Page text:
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Fiddler's convention brings hundreds to Flag Pond

Sue Guinn Legg • Updated Apr 29, 2017 at 11:21 PM

FLAG POND — History repeated itself Saturday in the mountains of Unicoi County with more than 75 musicians from across the Southern Appalachians gathering for an old-time fiddler's convention, and a crowd of more than 600 people turning out to take in the show.

When the 600 event wristbands printed for the “first annual” Upper Tennessee Fiddler’s Convention sold out and the crowd kept coming, volunteers working the gate lost count and organizers declared the event a resounding success.

Presented by Rocky Fork State Park and East Tennessee State University’s Department of Appalachian Studies with funding from the Tennessee Arts Commission, the convention was designed to replicate a nearly century-old tradition in the mountains.

Patterned after the 1925 Mountain City Fiddler’s Convention, still revered for the who’s who of nationally known fiddle players it attracted, Friday’s convention at the old Flag Pond school revolved around musical competitions and prizes of old.

In addition to cash awards of up to $350 for the fiddlingest fiddlers, top banjo pickers, hottest string bands, finest singers and dancingest dancers, the prizes included a plump laying hen, a peck of fine potatoes, a bushel of apples, a pair of galluses, a bottle of cod liver oil, a box of salted crackers and various other sundries of days gone by.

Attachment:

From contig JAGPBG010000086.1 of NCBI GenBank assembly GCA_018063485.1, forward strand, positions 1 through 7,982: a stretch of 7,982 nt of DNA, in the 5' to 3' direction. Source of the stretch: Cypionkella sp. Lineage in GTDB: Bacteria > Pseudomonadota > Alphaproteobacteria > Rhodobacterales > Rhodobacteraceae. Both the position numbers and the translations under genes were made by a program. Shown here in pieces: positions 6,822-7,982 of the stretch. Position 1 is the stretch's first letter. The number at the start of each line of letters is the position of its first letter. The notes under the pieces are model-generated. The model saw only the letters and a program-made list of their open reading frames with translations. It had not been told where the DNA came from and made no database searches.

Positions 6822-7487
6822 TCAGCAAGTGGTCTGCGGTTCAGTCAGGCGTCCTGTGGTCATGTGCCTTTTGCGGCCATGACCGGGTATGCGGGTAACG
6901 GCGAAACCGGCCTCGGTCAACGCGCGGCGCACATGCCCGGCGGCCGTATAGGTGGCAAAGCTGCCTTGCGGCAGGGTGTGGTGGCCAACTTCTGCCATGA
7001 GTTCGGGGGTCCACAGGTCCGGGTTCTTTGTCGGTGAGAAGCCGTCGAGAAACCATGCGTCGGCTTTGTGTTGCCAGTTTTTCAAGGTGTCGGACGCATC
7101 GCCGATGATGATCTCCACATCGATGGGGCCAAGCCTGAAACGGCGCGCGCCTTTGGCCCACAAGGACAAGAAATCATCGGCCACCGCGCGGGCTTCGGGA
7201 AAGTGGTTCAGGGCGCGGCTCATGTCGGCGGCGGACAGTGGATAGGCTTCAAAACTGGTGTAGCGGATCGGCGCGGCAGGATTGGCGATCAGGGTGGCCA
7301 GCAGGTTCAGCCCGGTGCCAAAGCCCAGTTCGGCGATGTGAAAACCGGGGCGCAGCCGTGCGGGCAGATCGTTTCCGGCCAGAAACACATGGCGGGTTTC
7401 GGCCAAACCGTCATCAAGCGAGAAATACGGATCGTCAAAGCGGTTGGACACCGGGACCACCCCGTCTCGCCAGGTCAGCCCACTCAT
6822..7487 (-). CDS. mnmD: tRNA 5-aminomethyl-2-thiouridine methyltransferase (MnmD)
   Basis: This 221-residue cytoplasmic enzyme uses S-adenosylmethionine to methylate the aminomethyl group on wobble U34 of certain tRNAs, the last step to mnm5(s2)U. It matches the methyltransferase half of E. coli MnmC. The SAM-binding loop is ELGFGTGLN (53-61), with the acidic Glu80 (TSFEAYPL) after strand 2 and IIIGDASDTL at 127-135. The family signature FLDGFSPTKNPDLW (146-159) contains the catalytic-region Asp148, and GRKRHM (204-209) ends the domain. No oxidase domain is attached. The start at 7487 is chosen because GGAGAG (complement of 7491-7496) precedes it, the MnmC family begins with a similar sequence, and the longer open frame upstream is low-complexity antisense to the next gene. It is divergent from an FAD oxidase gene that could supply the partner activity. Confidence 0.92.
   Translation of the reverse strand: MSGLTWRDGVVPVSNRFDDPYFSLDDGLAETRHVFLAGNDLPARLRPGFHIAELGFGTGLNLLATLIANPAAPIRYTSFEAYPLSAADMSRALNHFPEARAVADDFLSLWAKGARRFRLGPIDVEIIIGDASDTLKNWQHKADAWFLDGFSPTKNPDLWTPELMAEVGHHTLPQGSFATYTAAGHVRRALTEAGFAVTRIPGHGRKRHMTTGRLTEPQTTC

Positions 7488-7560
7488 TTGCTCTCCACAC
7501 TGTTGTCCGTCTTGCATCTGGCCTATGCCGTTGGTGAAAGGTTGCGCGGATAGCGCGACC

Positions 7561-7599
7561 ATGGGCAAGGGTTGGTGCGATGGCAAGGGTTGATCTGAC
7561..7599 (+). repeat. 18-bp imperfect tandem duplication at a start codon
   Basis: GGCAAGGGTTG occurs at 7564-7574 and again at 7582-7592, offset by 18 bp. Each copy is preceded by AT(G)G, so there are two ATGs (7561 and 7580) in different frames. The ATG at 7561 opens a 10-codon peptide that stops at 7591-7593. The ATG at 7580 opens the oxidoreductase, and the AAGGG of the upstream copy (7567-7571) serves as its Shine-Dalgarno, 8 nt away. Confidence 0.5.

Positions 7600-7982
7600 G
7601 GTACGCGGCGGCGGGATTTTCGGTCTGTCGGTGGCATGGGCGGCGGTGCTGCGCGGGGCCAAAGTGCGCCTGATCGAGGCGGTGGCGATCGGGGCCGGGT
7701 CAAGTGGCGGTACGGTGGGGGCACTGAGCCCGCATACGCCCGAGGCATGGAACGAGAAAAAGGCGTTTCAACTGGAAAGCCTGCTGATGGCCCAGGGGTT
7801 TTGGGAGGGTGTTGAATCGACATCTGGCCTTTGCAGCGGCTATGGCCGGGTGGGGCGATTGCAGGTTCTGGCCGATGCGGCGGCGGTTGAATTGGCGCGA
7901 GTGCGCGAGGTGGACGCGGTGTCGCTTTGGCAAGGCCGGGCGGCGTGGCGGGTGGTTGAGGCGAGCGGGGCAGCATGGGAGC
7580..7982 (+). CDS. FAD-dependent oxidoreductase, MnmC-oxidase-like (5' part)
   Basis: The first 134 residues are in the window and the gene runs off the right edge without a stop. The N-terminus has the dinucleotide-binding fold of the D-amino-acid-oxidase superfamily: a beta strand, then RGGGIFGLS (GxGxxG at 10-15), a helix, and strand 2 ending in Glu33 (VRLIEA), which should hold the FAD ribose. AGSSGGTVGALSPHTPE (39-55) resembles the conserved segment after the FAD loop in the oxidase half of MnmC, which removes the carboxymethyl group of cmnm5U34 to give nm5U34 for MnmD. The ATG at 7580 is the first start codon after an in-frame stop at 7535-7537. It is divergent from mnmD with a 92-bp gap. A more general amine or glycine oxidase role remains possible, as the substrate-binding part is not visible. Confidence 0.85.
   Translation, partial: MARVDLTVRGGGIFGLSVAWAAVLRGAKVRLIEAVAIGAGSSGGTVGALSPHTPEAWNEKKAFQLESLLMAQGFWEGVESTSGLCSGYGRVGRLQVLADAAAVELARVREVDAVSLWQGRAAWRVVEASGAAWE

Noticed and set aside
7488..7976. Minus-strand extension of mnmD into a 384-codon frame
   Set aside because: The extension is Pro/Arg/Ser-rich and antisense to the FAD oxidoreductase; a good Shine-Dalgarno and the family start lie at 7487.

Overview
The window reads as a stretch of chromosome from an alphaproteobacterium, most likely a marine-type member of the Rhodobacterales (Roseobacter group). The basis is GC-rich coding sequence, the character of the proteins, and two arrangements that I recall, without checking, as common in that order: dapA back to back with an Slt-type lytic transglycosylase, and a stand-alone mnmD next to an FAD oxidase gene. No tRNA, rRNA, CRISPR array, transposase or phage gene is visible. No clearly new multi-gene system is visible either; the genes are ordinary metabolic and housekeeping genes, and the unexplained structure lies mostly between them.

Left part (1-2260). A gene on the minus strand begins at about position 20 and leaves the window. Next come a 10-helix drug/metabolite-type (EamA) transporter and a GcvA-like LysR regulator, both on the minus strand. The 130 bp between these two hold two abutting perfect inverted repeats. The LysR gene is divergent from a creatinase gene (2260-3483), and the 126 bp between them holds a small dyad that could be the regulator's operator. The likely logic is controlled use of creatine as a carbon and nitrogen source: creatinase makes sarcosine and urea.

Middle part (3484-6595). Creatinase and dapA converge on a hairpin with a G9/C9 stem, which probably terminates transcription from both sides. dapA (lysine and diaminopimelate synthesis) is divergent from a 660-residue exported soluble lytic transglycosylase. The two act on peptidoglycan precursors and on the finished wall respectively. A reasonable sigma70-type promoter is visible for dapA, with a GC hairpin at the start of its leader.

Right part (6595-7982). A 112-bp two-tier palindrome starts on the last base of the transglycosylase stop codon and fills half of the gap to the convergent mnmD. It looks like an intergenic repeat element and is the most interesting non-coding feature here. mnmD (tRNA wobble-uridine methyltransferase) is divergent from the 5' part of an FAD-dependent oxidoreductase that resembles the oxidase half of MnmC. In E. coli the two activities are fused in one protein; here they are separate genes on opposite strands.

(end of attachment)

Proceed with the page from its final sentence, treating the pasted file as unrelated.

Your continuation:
The plump hen with an egg to prove her laying capacity sat on a decorative stand by an open door at the front of the old school gymnasium. And above her on the stage, the props included a 12-foot-tall handmade fiddle, a 15-foot bow and a paneled reproduction of a photo of the fiddling stars of the 1925 convention.

And at center stage, some of the better-known performers among the field of about 40 fiddlers, 20 banjo players, folk singers, string bands and dancers included fiddler Roger Harrell, banjo player Bob Carlin and dancer Thomas Maupin.

“We’ve had a magnificent turnout, beautiful weather and musicians from across the country, really,” said Master of Ceremonies Corbin Hayslette, with the ETSU Bluegrass, Old Time and Country Music program.

Michael Luchtan with the ETSU Appalachian Studies program said, “It’s definitely a success. And it’s going to happen again.This is just the first annual.”

Email Sue Guinn Legg at [email protected]. Follow her on Twitter @sueleggjcpress. Like her on Facebook at facebook.com/sueleggjcpress.

 

 

 

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